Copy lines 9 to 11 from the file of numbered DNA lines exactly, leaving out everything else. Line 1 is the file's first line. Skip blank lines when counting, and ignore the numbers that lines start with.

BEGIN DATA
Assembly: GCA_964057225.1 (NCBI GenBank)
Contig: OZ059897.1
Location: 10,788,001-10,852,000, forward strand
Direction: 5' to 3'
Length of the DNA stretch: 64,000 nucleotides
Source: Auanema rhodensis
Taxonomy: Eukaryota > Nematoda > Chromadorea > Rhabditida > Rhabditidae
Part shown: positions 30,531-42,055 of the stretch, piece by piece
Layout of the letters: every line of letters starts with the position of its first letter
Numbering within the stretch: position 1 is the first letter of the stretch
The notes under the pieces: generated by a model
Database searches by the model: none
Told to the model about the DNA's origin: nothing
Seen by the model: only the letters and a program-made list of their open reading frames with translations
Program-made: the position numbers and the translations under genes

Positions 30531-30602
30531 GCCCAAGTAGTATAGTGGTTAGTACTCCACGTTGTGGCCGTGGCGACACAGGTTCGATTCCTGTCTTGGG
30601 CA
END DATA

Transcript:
Layout of the letters: every line of letters starts with the position of its first letter
Numbering within the stretch: position 1 is the first letter of the stretch
The notes under the pieces: generated by a model